Mesoporous silica
Wenyu Huang, lab scientist at Ames Laboratory and associate professor of chemistry at Iowa State University, developed a heterogeneous catalyst based on mesoporous silica that can convert HDPE to hydrocarbons with molecular weights similar to mineral base oils used in lubricants using a processive polymer deconstruction reaction. Huang says, “Conventional industry catalysts have been using porous materials for a long time. However, control of the location of active sites in porous materials is extremely challenging. In working with porous silica, we took a nanoscience approach and built the catalyst from the bottom up by starting with platinum particles supported on a solid silica sphere and then adding a mesoporous shell to it. Our objective was to mimic an enzyme active site.”

The catalyst has 2.4 nanometer diameter pores that are placed radially from the silica sphere. Each of the pores is 110 nanometers in length. Platinum nanoparticles are placed at the terminal end of linear channels to catalyze a hydrogenolysis reaction, which leads to cleavage of specifically sized chains from HDPE.

The researchers used 13C solid-state nuclear magnetic resonance (SSNMR) to monitor the processive polymer deconstruction process. Perras says, “We determined that the orientation of the carbon chains present in HDPE formed conformers that enabled the polymer to thread through the linear channels of the mesoporous silica.”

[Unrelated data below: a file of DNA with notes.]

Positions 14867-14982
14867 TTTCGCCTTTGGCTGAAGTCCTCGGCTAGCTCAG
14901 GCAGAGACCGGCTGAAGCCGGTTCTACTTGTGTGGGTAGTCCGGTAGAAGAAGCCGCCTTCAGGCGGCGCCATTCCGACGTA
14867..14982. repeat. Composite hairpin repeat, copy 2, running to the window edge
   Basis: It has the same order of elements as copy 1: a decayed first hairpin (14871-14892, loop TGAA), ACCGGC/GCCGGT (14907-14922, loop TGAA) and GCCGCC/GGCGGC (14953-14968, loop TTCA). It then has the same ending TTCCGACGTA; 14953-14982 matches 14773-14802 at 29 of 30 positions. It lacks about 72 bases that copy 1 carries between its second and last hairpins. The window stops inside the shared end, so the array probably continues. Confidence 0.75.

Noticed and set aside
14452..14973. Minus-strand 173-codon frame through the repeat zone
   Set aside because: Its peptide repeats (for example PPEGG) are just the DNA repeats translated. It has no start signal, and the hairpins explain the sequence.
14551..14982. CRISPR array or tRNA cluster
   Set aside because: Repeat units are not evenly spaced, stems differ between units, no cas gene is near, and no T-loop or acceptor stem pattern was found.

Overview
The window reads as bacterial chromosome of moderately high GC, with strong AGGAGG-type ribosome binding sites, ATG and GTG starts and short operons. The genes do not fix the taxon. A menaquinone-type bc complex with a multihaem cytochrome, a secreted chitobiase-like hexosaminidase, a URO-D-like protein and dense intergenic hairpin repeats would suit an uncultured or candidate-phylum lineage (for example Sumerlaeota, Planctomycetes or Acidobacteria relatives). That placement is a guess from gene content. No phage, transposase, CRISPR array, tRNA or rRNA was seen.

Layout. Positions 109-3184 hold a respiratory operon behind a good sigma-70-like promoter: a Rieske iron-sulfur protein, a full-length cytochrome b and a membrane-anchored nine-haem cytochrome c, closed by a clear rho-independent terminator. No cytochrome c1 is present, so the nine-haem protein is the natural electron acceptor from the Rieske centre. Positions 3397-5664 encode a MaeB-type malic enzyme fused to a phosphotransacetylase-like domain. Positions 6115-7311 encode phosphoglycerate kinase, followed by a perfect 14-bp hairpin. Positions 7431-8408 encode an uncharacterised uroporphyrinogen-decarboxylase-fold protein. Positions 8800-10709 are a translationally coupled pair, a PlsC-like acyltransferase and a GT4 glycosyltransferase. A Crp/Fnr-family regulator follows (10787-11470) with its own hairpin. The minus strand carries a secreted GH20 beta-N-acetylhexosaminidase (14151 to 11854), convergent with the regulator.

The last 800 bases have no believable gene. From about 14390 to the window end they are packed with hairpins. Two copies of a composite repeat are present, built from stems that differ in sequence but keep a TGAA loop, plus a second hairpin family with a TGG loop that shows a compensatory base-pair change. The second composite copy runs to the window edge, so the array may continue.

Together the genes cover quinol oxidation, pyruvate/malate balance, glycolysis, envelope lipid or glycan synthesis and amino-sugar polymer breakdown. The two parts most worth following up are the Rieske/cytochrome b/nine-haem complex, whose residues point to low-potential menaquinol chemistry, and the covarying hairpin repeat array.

The researchers evaluated the mesoporous silica catalyst at 250 C and 300 C under 1.38 megapascals of hydrogen gas for 24 hours. Gas chromatography and gel permeation chromatography were used to evaluate the reaction products.

A bell-like distribution of hydrocarbons was found with the 250 C temperature that ranged from C9 to C35 with a peak at C14. In an interesting experiment run at 300 C, the carbon distribution was narrower and was centered around C16.

Sadow says, “The pore size of the catalyst had a substantial effect on the carbon chain distribution produced from the deconstruction of HDPE. A pore size of 1.7 nanometers yielded shorter carbon chain distributions, while larger pore sizes (2.5 and 3.4 nanometers) afforded higher carbon chain distributions. Catalyst activity was better at the higher temperature where more conversion to hydrocarbons was obtained.”

The researchers will be working to find the right parameters that can be used to control the carbon distribution of the hydrocarbons produced by the processive polymer deconstruction reaction. Sadow says, “We will be correlating the architecture of the catalyst, pore diameter and pore length to determine how these parameters can be optimized to produce a specific hydrocarbon distribution.”

This discovery has the potential for lubricant suppliers to consider sourcing renewable base oils from plastic resins such as HDPE. Additional information can be found in a recent paper2 or by contacting Sadow at

1. Canter, N. (2013), “Production of bio-oil,” TLT, 69 (4), pp. 10-11.
2. Tennakoon, A., Wu, X., Paterson, A., Patnaik, S., Pei, Y., LaPointe, A., Ammal, S., Hackler, R., Heyden, A., Slowing, I., Coates, G., Delferro, M., Peters, B., Huang, W., Sadow, A. and Perras, F. (2020), “Catalytic upcycling of high-density polyethylene via a processive mechanism,” Nature Catalysis, 3, pp. 893-901.
Neil Canter heads his own consulting company, Chemical Solutions, in Willow Grove, Pa. Ideas for Tech Beat can be submitted to him at